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Thread: DC Comics action figures from mcfarlane toys

  1. #1
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    DC Comics action figures from mcfarlane toys

    I Am sorry to ask this question,but were the DC Comics action figures from McFarlane toys revealed anywhere yet?

  2. #2
    Not yet.

  3. #3
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    I know someone who saw them but had to sign an NDA but he did remark that they were really nice.

  4. #4
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    Quote Originally Posted by palitoy View Post
    I know someone who saw them but had to sign an NDA but he did remark that they were really nice.
    Knowing his love for monsters, I really hope he produces a couple Swamp Thing figures...one from the new TV series and one from the original film.

    The late Dick Durock deserves a figure.

  5. #5
    I would love to see more of th DC Comics supernatural show up, they get passed over way to much.
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  6. #6
    I'm basing McFarlane's Fortnite figures on how I think The DC line will look.

  7. #7
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    Quote Originally Posted by powersthatbe View Post
    I'm basing McFarlane's Fortnite figures on how I think The DC line will look.
    Cool,man.

  8. #8
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    I posted this link in the other thread about the topic that Palitoy started when the deal was announced, but it has an interview with McFarlane that talks about his plans for the line of DC figures...

    https://www.newsarama.com/44134-todd...l-with-dc.html

    some of the highlights...

    In recent years DC has produced a number if artist-specific lines ranging from Jim Lee to Ivan Reis; could the same be happening, with a McFarlane-designed line of DC action figures? Short answer: "yes."

    “I think the answer is yes. Now, do I want to do designs based on TV shows as well? Of course I do. Then do I want to do an interpretation of comic book-designed look, yes. So if people like those, we’ll give them to them," McFarlane said. "Now, if DC says, 'We just need a cool looking Batman,' then I get to put on my Todd McFarlane hat and go 'Okay, what’s that look like?' They’re pretty wide open to most of our suggestions. I’m not saying they’re going to approve every little thing we put out to them, but they’re saying if I have a cool idea in my head, then show it to them.”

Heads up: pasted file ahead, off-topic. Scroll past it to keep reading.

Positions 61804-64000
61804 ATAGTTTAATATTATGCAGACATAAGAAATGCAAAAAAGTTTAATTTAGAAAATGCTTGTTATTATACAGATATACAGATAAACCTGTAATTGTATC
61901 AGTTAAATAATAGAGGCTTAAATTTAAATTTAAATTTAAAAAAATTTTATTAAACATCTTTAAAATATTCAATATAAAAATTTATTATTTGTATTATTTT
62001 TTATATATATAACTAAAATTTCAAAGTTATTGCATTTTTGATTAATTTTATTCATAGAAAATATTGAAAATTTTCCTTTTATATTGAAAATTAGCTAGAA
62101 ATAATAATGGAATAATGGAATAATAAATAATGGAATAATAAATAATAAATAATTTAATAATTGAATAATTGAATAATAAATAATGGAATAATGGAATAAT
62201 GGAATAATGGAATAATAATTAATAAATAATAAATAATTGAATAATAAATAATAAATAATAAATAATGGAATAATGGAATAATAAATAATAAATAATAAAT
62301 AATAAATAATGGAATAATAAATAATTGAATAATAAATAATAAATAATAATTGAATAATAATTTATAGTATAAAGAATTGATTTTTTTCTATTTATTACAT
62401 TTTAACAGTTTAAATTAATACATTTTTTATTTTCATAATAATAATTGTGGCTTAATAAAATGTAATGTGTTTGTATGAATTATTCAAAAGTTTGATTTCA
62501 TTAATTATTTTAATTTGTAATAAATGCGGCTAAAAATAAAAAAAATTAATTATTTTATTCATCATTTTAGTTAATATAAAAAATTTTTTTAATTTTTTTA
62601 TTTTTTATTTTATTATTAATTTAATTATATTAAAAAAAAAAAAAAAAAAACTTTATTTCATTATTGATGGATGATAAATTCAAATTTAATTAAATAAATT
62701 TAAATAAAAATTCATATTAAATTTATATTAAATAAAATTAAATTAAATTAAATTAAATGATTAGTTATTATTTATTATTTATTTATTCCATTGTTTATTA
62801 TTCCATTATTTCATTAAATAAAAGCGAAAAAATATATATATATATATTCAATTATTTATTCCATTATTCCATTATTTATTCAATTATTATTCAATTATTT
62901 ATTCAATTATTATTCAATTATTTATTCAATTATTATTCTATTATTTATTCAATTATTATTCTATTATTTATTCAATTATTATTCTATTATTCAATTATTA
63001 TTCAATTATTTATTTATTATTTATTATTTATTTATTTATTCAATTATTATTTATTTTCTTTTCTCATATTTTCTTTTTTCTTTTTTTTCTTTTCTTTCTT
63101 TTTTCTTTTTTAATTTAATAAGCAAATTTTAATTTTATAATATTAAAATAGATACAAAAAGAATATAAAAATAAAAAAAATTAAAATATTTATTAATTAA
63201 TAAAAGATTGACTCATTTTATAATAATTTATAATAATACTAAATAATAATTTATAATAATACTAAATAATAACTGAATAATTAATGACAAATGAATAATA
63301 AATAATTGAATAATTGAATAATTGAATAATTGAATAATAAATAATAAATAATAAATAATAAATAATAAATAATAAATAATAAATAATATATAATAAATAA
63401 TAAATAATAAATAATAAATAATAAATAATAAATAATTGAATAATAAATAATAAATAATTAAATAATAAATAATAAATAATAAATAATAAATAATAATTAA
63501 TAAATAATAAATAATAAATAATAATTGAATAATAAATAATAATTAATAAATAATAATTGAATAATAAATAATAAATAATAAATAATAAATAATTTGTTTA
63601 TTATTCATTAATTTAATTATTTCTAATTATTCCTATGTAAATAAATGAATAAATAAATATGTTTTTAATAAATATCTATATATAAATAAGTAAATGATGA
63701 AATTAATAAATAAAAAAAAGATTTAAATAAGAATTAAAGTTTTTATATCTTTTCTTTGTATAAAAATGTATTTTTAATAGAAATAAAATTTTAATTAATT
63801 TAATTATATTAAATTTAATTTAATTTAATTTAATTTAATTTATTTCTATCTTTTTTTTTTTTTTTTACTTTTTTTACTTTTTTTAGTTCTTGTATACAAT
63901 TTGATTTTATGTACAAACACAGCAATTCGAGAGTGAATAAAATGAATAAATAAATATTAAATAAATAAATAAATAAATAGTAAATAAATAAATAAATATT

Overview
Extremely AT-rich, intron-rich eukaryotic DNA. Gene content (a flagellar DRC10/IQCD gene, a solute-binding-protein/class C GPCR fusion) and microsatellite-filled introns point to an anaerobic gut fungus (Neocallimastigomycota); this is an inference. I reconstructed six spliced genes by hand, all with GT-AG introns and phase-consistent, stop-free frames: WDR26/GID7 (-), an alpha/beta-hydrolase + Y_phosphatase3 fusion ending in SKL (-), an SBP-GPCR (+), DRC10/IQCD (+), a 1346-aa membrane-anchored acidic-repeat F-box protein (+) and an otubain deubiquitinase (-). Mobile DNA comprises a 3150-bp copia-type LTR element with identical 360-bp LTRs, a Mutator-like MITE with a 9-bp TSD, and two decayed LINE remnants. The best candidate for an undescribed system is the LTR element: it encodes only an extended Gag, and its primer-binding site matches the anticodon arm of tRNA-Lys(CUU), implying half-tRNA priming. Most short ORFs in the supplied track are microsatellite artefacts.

But that’s the thing though, what does Todd McFarlane visualize when he thinks of cool? As he said, "cool" is "a big word."

    “It all depends on my age,” he explained. “If I’m 25 and not a comic book collector, I may want something from the movies. Take for example, Aquaman, if you took everybody that reads the comic book today and got them to go to the movie, it would have made maybe half a million dollars. Instead it made a billion worldwide. That tells me that not just comic readers are going to these movies, but people who just like the concept of superheroes. That doesn’t always mean they like comic books.”

    He went on to say that he feels that the entire planet is “drunk on superhero type of storytelling” and how he wants to take that hunger into consideration.

    “That 25-year-old is probably going to want something that looks like what he saw coming out of the theater. A six-year-old kid and his mom who buys something for his birthday, might not be as discriminatory. She might want something at a value, doesn’t look like it’ll break in a week, and something with a bulk to it so it can be played with. It’s a toy! Take both of these people and put them at the store together both wanting Aquaman because he’s sort of hot right now then they may be looking for something different on the shelf.”

    McFarlane said he intends to release a "visual range" in the market and then see how sales come back to determine what do to more of.

    “Are there more of the 25 year olds or the kids?," he asked, rhetorically. "I hope to do both, but the data and the sales have to come through first.”

    The figures themselves are only part of the visual aspect though. McFarlane had other thoughts, including the packaging and how it can grab attention.

    “No matter what I end up doing though, it has to end up looking good in the package," he said. "I want to do a Frank Miller Batman but it still has to look super cool for any age range to take notice. The average consumer might not now it’s Frank Miller, and I bet they probably don’t, much like how they don’t know who I am, so the only reason I would do a Todd McFarlane Batman because the cape and the set up would be interesting and not just for the comic fans.”
    ...

    “Getting to do the core characters because I don’t want to sit there and complain how I never got to do a Batman,” he stated. “Every week there is a new Batman fan walking through those stores.”
    So I would expect a focus on the core characters with variants based on appearances in other media before we would see a deep delve into the character library from McFarlane. And if after the first few waves sales indicate media interpretations sell better than comic book versions, we will see McFarlane focus on those rather than the deep delve into the comic library.

    -M

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